New Changes To Gate 3 Results in Increased Freedoms for Students

Amid concerns that large off-campus gatherings over recent weeks may cause a spike in COVID-19 cases on campus, the Task Force on Reopening and the Health Analytics Team (HAT) recommended moving to Gate 3 on March 10 after a recent round of testing did not detect any new cases of COVID-19. 

Vice President for Communications Laura Jack announced the transition between Gates in an email sent to the student body on Tuesday, March 9, reporting that Gate 3 would move into effect beginning at 7 a.m. on Wednesday, March 10. No students were in isolation at the time, though five individuals remained in close contact quarantine.

According to Associate Professor of Biology and co-Chair of the Task Force on Reopening Geoff Holm, the task force initially delayed its decision to move to Gate 3 to account for the possible lag time between student exposure and positive results. 

“If we have a situation where there are a large number of students infected all at once, with an additional large number of close contacts, we can run out of quarantine and isolation space very rapidly, which could force us to go to remote status for the remainder of the academic year,” Holm said.

In the same email, Jack reiterated that 80% of infections result from super-spreading events. Both Holm and Jack referenced the outcomes of peer institutions, such as the United States Naval Academy and Brown University, where students’ partying behavior led to campus outbreaks. To ensure that a similar situation had not occurred as a result of off-campus partying, the University continued surveillance of wastewater data and PCR testing during the following week.

While Gate 3 would typically allow for gatherings of up to 25 individuals, the guidelines did not align with state regulations, which limit gatherings to 10 people. Considering the lack of congruity between state and university guidelines, Holm and other members of the task force did not want to announce the transition to Gate 3 if the same restrictions of Gate 2 still applied.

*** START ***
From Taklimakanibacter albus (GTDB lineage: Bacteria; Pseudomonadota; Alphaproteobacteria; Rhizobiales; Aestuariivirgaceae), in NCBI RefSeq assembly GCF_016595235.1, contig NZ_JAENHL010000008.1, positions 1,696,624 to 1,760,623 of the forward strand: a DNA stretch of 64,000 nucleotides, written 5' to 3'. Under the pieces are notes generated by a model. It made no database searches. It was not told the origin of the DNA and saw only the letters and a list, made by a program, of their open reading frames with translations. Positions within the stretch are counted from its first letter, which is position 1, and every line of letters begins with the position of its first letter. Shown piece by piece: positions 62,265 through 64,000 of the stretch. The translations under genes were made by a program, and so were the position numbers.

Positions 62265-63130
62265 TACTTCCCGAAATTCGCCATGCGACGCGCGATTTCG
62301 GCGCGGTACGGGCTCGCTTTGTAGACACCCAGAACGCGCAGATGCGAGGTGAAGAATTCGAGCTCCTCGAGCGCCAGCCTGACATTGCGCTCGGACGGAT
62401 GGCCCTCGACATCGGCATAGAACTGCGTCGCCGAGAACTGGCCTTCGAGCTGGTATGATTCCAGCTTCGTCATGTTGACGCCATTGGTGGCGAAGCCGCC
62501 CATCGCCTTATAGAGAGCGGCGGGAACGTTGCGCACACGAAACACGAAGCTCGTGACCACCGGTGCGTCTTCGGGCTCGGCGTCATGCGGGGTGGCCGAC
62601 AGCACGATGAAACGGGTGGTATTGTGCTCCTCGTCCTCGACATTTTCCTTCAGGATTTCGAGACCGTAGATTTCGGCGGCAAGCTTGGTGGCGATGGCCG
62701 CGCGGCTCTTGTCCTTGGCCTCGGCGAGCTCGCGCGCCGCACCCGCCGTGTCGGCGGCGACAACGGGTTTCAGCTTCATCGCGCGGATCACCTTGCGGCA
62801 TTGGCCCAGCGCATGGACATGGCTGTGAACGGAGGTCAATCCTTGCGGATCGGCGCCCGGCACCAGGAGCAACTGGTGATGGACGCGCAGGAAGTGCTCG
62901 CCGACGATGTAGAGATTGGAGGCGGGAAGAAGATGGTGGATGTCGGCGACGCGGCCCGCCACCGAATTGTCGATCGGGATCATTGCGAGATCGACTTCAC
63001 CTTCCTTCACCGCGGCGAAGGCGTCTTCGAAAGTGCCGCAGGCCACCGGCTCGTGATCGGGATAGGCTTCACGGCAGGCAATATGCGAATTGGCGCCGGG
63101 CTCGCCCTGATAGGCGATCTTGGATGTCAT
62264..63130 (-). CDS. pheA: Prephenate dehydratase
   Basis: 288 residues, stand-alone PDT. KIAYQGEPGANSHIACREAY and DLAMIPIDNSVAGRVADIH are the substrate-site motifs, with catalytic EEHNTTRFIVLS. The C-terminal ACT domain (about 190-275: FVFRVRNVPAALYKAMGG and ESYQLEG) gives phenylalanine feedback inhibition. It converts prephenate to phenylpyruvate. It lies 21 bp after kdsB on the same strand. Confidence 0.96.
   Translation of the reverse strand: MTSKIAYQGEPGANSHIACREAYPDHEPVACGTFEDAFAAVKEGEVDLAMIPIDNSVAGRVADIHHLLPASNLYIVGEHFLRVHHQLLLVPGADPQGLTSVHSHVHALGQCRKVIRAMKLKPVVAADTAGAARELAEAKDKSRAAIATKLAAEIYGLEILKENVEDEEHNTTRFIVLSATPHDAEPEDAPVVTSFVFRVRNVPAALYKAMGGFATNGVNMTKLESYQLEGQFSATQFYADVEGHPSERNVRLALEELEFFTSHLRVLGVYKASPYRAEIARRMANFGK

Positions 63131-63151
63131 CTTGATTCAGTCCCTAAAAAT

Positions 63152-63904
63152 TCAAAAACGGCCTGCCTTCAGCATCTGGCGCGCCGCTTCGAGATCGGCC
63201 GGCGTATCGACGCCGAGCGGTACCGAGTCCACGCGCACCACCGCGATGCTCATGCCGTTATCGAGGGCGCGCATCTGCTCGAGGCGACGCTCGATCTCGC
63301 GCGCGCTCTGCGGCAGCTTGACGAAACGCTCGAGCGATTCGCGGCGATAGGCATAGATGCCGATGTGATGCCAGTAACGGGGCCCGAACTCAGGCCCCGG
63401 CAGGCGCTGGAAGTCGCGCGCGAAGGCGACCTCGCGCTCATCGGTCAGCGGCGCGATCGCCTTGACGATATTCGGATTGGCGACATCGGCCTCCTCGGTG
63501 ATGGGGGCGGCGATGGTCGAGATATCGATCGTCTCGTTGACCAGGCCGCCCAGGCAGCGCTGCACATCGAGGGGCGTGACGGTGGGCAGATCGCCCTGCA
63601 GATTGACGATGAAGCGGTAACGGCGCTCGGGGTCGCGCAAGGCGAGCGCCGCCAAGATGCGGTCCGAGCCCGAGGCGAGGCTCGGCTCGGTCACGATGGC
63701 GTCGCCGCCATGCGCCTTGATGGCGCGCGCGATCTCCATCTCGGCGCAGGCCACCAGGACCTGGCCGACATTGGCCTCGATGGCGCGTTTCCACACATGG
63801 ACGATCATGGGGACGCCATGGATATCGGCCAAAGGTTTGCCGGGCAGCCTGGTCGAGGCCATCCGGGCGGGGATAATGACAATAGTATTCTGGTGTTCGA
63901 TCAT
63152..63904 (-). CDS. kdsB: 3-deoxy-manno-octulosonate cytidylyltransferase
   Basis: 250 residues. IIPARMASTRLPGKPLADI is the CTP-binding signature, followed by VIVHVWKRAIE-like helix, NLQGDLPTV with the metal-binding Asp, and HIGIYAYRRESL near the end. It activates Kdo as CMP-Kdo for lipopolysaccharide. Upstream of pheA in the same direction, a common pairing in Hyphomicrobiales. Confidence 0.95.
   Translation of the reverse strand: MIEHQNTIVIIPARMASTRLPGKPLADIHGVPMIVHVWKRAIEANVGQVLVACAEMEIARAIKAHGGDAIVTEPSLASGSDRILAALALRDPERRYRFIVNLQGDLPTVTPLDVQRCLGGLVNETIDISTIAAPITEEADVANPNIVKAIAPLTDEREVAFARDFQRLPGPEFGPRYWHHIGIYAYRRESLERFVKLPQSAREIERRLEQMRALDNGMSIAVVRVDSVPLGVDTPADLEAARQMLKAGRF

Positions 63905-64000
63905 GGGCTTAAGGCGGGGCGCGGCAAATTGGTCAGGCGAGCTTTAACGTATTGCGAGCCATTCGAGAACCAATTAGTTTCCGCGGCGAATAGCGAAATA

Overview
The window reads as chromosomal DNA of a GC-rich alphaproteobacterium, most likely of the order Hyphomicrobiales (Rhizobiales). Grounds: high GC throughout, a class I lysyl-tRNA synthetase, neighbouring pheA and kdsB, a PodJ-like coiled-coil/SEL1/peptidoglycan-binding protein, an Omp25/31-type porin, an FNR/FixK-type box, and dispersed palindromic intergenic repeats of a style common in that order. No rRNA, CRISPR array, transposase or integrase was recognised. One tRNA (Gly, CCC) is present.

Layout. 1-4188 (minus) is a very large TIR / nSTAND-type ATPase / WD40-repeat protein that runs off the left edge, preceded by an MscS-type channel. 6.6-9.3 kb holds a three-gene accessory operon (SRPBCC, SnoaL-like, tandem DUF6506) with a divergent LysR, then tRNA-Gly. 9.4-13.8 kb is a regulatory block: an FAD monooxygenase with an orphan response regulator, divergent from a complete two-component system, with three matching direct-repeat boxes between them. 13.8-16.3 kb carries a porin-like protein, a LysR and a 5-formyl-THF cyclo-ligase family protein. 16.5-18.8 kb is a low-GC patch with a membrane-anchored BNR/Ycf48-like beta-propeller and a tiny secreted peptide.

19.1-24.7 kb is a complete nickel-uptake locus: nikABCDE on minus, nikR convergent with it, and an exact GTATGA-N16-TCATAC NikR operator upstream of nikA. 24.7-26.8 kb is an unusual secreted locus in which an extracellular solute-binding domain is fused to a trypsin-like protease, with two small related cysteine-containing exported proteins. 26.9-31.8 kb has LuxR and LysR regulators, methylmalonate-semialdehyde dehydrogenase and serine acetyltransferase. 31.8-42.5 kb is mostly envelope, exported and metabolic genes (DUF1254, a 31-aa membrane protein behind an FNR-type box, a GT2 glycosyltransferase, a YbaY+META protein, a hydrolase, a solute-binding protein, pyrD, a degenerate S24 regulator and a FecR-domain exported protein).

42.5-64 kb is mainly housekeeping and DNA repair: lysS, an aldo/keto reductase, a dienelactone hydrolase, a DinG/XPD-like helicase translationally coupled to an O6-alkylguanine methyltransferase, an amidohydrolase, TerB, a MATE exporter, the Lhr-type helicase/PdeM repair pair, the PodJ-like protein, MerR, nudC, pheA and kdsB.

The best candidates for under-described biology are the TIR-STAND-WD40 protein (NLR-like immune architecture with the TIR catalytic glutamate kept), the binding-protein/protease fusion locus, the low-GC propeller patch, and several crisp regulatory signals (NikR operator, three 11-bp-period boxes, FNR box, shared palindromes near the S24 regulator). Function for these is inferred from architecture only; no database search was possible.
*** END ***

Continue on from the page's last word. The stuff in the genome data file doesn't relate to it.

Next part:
As was announced in Jack’s email, under the revised Gate 3, bedroom visitation is allowed with roommate consent, though mask-wearing for non-direct family members and physical distancing must still be observed. Direct family members, such as roommates, are also now permitted to carpool in personal vehicles.

“Having people allowed in rooms has allowed for a sense of community that was inhibited before. I think that as long as people are being safe and honoring the rules while in other rooms, it is a really nice addition to Gate 3,” first-year Charlotte Lawson said. “Now that we have all seen the importance of following the Commitment to Community Health in order to stay on campus, I think students will be more likely to respect those rules even with this extra bit of freedom.”

While individuals are now permitted to visit one another in dorm rooms, Jack reminded students that “all of these activities carry some degree of risk,” even if they do not pose the same risk indoor dining or super-spreader events might. 

The Task Force on Reopening and HAT reiterated the importance of keeping masks on, avoiding eating together in rooms and opening windows whenever entering a personal vehicle. Any one activity could result in being identified as a close contact should one individual test positive for COVID-19.

Unlike Lawson, who expressed satisfaction with the new guidelines, sophomore Sophie Buchman did not feel that the rules were loose enough given recent research exploring the risk of indoor dining versus room visitation. 

“I don’t feel as if the changes in Gate 3 have impacted me because everyone is still on such high alert all the time that it’s hard to have a ‘good time.’ Even when we are allowed to be in each other’s rooms, we are supposed to be socially distanced with masks,” Buchman said. “These are the same people we can openly eat lunch with. If I were to cough on a friend in the dining hall, it is no different than if I cough on them in my room.” 

While Holm affirms that both activities do not pose the same risks that super-spreaders might, the task force and HAT will continue to monitor testing over the next few weeks to ensure that transmission does not rise as a result of loosened guidelines. The University will continue to test students at the same rate in the weeks that follow. 

According to Holm, Gate 3 will allow for outdoor gatherings of 25 individuals on Monday, March 22, in line with expected state guidelines.